Sprinkling herbs and spices on meals could stave off a heart attack or stroke, according to new research.
Seasoning food generously not only makes food tastier – but also boosts cardiovascular health.
Just over a teaspoon a day (6.5g) lowers blood pressure – within a month, say nutritionists.
Basil, thyme, garlic, cayenne, turmeric, ginger, cinnamon and coriander are among a host of flavourings that protect against clogged arteries.
Lead author Professor Penny Kris-Etherton, of Penn State University in the US, said: “Adding herbs and spices to your food is a great way to add flavour without adding extra salt, sugar or saturated fat.
“And, if you go a step further and add these seasonings to foods that are really good for you, like fruits and vegetables, you can potentially get even more health benefits by consuming that extra produce.”
More than a quarter of adults in the UK, around 14.4 million, have high blood pressure – over 5 million of whom are undiagnosed.
Known medically as hypertension, causes vessels to thicken. This can cut off blood supply to the heart or brain.
The condition has been dubbed the ‘silent killer’ as there are no symptoms. Eating too much salt is a major cause.
Co principal investigator Dr Kristina Petersen, now atTexas Tech University, said: “As nutritionists, we are interested in new ways we can use diet to benefit health, and cardiovascular health in particular.
“We were curious about how herbs and spices could affect heart health, since they are versatile and can be added to many different types of food.”
In the study, 71 participants with risk factors for heart disease were put on three diets – low, moderate or high in herbs and spices – in random order.
They were given a two-week break between the interventions. Blood samples were taken before and after each one – as well as at the outset.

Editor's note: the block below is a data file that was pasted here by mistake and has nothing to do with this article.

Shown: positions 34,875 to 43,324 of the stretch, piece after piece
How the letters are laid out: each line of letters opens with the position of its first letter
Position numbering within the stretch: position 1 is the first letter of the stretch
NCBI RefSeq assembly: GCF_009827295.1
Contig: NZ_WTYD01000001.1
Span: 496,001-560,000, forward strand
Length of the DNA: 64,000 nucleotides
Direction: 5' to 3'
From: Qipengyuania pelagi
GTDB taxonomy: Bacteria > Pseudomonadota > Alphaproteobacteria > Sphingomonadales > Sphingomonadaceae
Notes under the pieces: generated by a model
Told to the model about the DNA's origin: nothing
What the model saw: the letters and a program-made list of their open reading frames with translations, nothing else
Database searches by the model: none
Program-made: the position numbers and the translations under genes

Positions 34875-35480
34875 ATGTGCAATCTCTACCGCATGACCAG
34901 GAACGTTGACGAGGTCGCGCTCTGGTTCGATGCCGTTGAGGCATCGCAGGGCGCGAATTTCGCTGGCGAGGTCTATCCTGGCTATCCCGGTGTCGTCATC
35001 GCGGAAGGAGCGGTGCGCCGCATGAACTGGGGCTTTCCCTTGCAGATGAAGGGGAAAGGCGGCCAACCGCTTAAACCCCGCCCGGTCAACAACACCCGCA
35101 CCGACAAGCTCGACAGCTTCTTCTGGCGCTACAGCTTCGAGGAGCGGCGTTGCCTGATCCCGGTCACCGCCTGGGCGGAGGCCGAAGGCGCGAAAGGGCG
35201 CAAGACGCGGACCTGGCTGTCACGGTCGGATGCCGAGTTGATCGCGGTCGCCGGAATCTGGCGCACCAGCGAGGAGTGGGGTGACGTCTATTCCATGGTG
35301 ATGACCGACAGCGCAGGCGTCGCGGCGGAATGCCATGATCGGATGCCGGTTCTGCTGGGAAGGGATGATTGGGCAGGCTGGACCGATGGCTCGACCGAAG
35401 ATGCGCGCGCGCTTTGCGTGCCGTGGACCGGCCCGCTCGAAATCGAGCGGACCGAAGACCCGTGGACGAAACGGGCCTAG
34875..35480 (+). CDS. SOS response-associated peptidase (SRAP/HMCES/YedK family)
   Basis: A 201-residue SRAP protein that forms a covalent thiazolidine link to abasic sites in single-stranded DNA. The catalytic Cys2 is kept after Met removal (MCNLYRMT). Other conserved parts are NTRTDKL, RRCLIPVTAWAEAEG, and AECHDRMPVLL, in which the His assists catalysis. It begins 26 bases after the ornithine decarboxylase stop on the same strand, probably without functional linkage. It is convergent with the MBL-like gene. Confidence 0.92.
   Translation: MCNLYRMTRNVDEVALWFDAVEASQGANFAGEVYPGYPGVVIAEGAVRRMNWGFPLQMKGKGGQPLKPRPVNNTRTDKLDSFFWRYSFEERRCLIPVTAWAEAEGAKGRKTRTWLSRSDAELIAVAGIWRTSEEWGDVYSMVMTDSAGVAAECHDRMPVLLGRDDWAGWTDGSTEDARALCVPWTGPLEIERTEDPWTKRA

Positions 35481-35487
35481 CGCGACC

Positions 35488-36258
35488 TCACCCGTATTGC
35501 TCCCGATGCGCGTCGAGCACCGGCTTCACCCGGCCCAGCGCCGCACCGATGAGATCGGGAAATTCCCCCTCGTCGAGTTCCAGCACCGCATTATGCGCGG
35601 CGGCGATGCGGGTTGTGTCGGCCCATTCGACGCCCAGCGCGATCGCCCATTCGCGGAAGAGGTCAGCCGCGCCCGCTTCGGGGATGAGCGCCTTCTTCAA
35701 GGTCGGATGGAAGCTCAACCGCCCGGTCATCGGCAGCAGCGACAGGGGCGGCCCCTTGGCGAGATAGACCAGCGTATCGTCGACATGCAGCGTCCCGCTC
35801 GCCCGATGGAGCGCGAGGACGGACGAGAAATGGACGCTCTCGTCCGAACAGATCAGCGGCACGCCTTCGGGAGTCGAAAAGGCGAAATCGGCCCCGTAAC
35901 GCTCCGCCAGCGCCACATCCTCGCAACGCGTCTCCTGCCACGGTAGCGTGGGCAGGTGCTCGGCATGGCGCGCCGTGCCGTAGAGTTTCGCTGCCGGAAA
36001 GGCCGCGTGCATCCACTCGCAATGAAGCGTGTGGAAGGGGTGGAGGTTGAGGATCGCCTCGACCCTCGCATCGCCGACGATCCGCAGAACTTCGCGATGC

All foods were typical of what an average American consumes – but included 0.5, 3.2 or 6.5 grams of herbs and spices a day.
They included a blend of 24 different varieties ranging from basil and thyme to cinnamon and turmeric.
They were designed to simulate the way people use seasonings while cooking.
The volunteers’ systolic blood pressure – the force your heart exerts each time it beats – was lower after the high rathern than medium dose.
Diastolic blood pressure – the power in between beats – also dropped compared to the low dose.
The diets were not designed to be specifically heart healthy – and only differed by the amount of herbs and spices.
Prof Kris-Etherton said this makes the findings in the American Journal of Clinical Nutrition “especially exciting.”
She explained: “I think it is really significant participants consumed an average American diet throughout the study and we still found these results.
“We didn’t decrease salt, we didn’t increase fruits and vegetables, we just added herbs and spices.
“It begs the next question that if we did alter the diet in these ways, how much better would the results be?”
Studies that incorporate herbs and spices into a dietary pattern lower in salt, added sugars and fats could help guide future recommendations, added the researchers.
Heart and circulatory diseases cause a quarter of deaths in the UK – more than 160,000 a year. They claim the lives of over 40,000 under 75s annually.